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Pierce shrugged. “We don’t care,” Juarez thought after the meeting. Shortly after, they walked out, forcing the restaurant to close early on a busy Saturday.

THE COMPETITION HAS BEEN CLOSED

Elise Reilly started working at the restaurant last November, alternating between hostess and server. In the beginning everything went smoothly. “On my first day of training [Kirkpatrick] told me… that I had a bright future ahead of me,” Reilly said.

But the praise didn’t last long. “I said something to him that I wanted to make sure the front of the house united with each other instead of competing against each other, which I often saw the girls do.” Then he turned on her, Reilly said.

For wait staff, competition is ingrained in their earning potential. The servers, all women, are ranked by Kirkpatrick according to their appearance, including makeup, hairstyle, and nails. Higher ranking servers can choose restaurant sections and schedules that maximize tips.

Racism, according to Reilly, affects the rankings, especially on lingerie days. “There will be so many women who come in with the best hair, the best makeup, and somehow they ended up at the very bottom of the rankings for no other reason than that they’re not a blonde or a white girl.” Reilly.

HARASSMENT ‘EXPECTED’

Waitresses have reported customers sexually harassing them, including grabbing their genitals. But management blames the employee: “Maybe if you weren’t so flirty.” A server said Kirkpatrick told her to expect harassment, likening customers to kids being taken to a candy store but told they were “not allowed to have anything”.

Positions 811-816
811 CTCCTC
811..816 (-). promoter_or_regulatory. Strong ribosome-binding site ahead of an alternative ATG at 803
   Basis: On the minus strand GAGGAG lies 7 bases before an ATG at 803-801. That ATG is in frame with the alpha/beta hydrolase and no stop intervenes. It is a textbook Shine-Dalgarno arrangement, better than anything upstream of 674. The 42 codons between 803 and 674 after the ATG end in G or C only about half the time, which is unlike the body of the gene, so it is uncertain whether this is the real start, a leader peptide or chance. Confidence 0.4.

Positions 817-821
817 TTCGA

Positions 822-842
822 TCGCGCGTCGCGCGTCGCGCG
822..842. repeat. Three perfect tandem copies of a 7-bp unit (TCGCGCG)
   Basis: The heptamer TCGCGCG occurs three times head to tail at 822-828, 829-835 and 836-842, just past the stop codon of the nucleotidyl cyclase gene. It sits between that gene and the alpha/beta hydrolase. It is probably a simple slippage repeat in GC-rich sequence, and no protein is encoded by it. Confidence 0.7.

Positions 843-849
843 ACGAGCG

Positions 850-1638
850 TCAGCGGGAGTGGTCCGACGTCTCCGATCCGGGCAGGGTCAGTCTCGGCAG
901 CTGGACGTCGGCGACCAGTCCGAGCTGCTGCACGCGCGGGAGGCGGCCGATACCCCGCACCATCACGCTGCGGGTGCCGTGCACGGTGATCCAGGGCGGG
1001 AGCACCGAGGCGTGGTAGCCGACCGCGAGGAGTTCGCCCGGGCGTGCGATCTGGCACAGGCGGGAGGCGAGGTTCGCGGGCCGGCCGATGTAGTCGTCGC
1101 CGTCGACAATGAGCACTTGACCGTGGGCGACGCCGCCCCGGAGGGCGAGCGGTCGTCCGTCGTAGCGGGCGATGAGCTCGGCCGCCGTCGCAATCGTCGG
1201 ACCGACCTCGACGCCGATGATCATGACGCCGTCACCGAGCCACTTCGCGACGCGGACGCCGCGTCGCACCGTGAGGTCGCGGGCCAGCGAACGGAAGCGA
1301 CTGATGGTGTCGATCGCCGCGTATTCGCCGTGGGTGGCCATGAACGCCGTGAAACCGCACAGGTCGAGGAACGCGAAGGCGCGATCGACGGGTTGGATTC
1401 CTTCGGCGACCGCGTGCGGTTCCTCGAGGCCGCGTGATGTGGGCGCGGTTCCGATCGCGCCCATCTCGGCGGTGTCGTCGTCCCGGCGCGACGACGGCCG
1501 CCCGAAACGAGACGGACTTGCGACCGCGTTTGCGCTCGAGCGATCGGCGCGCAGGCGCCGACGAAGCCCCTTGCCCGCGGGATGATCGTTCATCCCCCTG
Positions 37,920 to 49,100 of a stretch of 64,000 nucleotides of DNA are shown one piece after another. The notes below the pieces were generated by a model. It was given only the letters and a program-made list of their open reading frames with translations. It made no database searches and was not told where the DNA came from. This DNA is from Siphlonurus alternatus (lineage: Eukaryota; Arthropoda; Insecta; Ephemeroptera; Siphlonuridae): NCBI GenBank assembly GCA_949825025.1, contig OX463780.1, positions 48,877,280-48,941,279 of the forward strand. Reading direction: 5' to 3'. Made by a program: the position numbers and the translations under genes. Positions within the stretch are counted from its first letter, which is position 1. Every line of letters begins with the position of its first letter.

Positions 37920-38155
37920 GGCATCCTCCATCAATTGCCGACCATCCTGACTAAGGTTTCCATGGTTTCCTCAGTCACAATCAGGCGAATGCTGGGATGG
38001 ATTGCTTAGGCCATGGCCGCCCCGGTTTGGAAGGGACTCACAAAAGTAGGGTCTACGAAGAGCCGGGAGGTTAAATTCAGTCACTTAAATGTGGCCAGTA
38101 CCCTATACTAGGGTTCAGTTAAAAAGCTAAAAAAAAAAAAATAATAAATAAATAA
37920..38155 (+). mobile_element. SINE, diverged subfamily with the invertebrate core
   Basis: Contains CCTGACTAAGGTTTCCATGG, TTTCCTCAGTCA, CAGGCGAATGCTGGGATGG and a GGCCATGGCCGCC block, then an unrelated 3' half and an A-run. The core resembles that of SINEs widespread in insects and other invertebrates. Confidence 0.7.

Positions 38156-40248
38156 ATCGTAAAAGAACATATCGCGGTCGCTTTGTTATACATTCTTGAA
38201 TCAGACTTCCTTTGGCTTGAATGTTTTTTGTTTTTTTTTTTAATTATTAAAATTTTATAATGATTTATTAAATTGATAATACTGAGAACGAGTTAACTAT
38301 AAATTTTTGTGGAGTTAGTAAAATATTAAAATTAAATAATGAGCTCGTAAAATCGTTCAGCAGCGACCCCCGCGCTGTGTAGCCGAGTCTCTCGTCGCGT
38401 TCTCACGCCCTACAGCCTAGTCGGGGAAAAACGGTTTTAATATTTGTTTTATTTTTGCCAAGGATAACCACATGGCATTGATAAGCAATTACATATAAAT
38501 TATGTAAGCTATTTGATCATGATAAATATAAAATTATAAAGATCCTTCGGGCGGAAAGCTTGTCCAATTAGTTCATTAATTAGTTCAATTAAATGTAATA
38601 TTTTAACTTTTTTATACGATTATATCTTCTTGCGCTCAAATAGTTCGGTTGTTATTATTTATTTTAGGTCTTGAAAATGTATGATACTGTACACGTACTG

While dealing with aggressive customers is part of the job, Reilly said the biggest problem at Twin Peaks is management. She doesn’t accept the “general story that men who frequent these bars are creeps.” She said she suffered from harassment whether I was working at Twin Peaks on one of the lingerie days or if I was outside wearing baggy pajamas that didn’t show any part of my figure.

BREAKING BARRIERS

“Until all of this, we never really made eye contact with the back of the house [the strike] happened,” Reilly said. “When we found out that the back of the house was on strike, everyone in the front of the house was communicating with each other and saying, ‘Oh my God, we’ve been through the same thing.’

“Because the back of the house was brave enough to stand up, it opened up this opportunity for all of us to share our stories and unite.”

Management deliberately divided the two groups of employees, preventing them from talking to and from each other even when the restaurant wasn’t busy, Reilly said.

Twin Peaks Brentwood owners Gary Cassatelli and Daniel Pierce did not respond to multiple calls for comment.

The strikers are still figuring out next steps and a growing list of demands. But they are clear that unity between jobs is essential to their struggle from now on.

“We’re not fighting for just one position in the restaurant,” Reilly said. “We fight for everyone in there; everyone who has been there; everyone yet to come – and making sure we all have a happy and safe experience because that’s not what’s been happening lately.

You can contribute to the strikers fundraiser here.